Police Bureau’s new efforts to recruit minority officers
Zachary Senn | 1/4/2017, 11:08 a.m.
The Portland Police Bureau has launched a new police officer recruitment initiative to increase the force’s diversity and boost officer retention. The goal is to remove barriers from its hiring process in order to widen the pool of potential applicants. A newly-produced video accompanies the effort, which features a diverse group of active-duty Portland Police officers describing why they find their jobs rewarding.
“What we’re really trying to do is increase the appeal of law enforcement and the Portland Police Bureau to a diverse community,” explains police Sgt. Peter Simpson, the Bureau’s public information officer.
Like so many police departments around the country, the ranks of the Portland’s police officers have been mostly white and male; failing to look like the city it serves.
“A lot of agencies struggle to attract candidates of diverse backgrounds,” Simpson said, citing one major factor as having to do with the historical distrust of law enforcement in certain communities.
The new recruitment effort attempts to appeal to applicants of diverse racial and ethnic backgrounds but also to women and members of the LGBTQ community. Portland expects to fill over 70 vacant police positions in the immediate future and prepare for hundreds of police officers who will retire in the next few years.
Officer Joana Ortiz, who is assigned to patrol in the North Precinct, appears in the latest recruitment video. She faces the camera to describe how many people stop her and remark that she is the first Hispanic woman they have ever seen on the force. “I really didn’t expect to be a police officer. I actually didn’t like police officers growing up, because of the tension we had,” she explains.
While Ortiz is not a member of the Bureau’s Personnel Division, she frequently attends police officer recruiting drives at schools and other institutions, Simpson said.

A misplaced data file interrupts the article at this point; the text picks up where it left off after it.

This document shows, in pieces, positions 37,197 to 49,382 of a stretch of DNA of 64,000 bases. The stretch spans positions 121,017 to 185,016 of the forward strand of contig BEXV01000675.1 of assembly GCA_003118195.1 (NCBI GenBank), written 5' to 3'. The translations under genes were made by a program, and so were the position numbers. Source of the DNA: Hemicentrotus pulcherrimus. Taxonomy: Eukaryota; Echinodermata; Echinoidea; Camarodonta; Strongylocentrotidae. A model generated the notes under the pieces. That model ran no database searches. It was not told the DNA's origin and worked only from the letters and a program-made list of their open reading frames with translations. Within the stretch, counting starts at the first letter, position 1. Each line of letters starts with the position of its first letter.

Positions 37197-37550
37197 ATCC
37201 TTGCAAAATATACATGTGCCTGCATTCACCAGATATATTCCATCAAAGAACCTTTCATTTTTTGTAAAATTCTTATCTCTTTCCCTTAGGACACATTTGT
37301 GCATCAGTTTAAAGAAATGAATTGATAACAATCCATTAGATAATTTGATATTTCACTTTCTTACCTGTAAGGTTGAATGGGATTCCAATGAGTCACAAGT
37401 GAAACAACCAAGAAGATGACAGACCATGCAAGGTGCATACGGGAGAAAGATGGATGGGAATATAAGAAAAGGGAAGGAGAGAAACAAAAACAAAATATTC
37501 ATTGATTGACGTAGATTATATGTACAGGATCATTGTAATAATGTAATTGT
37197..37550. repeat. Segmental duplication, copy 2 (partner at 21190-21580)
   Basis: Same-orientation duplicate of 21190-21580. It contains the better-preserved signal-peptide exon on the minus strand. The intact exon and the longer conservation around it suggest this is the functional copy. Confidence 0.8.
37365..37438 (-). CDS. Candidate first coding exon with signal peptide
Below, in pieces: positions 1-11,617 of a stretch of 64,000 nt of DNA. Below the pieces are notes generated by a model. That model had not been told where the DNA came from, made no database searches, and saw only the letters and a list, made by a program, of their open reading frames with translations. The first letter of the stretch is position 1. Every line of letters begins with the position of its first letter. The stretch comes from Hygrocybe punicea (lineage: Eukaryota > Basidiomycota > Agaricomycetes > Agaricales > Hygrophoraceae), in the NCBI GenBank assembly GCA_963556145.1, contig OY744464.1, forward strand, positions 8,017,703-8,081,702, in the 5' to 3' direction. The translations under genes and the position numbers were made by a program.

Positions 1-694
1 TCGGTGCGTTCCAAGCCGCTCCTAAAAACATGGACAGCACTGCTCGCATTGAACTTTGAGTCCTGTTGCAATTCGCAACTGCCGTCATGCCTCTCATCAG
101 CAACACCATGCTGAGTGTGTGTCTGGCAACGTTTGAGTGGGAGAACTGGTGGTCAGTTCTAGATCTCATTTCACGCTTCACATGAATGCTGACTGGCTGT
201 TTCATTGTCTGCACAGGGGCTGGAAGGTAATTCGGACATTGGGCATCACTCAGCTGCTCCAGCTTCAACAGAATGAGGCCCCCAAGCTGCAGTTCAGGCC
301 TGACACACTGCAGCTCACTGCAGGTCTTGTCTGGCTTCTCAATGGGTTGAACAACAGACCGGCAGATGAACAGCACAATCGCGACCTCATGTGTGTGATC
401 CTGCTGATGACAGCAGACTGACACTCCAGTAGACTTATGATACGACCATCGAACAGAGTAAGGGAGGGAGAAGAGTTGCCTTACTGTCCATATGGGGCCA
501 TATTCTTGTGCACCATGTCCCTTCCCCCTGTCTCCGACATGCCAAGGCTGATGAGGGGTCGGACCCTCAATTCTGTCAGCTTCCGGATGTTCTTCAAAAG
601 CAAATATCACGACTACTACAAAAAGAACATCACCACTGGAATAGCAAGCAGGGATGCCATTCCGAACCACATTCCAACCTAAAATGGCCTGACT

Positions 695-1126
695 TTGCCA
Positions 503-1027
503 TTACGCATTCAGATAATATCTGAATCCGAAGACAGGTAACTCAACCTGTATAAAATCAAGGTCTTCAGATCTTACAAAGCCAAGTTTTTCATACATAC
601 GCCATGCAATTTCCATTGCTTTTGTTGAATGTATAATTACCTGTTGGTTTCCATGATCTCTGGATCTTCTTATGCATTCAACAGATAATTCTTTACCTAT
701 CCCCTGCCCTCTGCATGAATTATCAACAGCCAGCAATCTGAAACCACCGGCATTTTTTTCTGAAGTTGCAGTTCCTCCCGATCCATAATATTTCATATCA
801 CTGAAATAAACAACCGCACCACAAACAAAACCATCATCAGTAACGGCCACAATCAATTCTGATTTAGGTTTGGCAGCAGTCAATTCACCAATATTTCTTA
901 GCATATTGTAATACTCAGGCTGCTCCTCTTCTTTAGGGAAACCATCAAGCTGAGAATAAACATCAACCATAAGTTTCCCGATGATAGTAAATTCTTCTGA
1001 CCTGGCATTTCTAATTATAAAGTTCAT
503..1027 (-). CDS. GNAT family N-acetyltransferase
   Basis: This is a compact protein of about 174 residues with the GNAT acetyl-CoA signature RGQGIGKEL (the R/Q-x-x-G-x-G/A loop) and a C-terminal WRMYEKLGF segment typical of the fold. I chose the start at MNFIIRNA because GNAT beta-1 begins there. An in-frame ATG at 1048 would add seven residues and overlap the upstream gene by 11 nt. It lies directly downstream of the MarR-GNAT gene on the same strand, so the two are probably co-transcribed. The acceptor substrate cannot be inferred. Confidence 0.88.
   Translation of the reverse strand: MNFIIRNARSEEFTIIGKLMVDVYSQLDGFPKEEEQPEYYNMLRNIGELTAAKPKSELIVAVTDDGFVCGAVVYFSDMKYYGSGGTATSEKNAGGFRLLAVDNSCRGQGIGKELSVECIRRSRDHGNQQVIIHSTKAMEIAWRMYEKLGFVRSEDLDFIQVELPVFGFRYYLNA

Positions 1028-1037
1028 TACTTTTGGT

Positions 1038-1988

Uncage the Soul, the local production company that was responsible for the video’s making, explains the methodology that was utilized throughout the video’s production: “We understood that the national and local conversations about policing required sensitivity and honesty… We felt that an unscripted and transparent look at policing was appropriate.” The video features a diverse assortment of Portland Police officers both in the field and in interviews, extolling the virtues of both the Bureau and life in the Northwest.
Simpson explains that the agency is also pushing for deeper, more systemic change, “This isn’t a hollow recruiting pitch at all. It’s a holistic approach to increasing the overall diversity of the organization.”
Simpson says the Bureau’s efforts are focused on fostering a welcoming environment and comfortable workspace for officers of all backgrounds. On the ongoing educational efforts to understand and embrace minority concerns, he states, “This year, every officer was trained in a baseline equity and diversity course that talks about racial injustice in the country, but more directly, in the city of Portland.”
Simpson states that the Bureau hopes to recruit a force that mirrors the city itself, demographically speaking. Data from the 2010 census shows that about 24 percent of the city’s populace belongs to a minority group, while the Portland Police Bureau’s current percentage of minority officers is just about 16 percent. Simpson explains the value in having a diverse law enforcement force: “We need to look like the community we serve… It increases our ability to develop trust in the community.”
Under the incoming administration of recently-inaugurated Mayor Ted Wheeler, Simpson said that he is optimistic the Police Bureau’s hiring initiatives will only grow stronger. Speaking to future efforts to increase the force’s diversity, Simpson states, “He made it very clear that that’s a priority of his.” Simpson said, “Recruiting good candidates is important to the health of the city.”
For more information on the Police Bureau’s officer recruitment process, visit joinportlandpolice.com.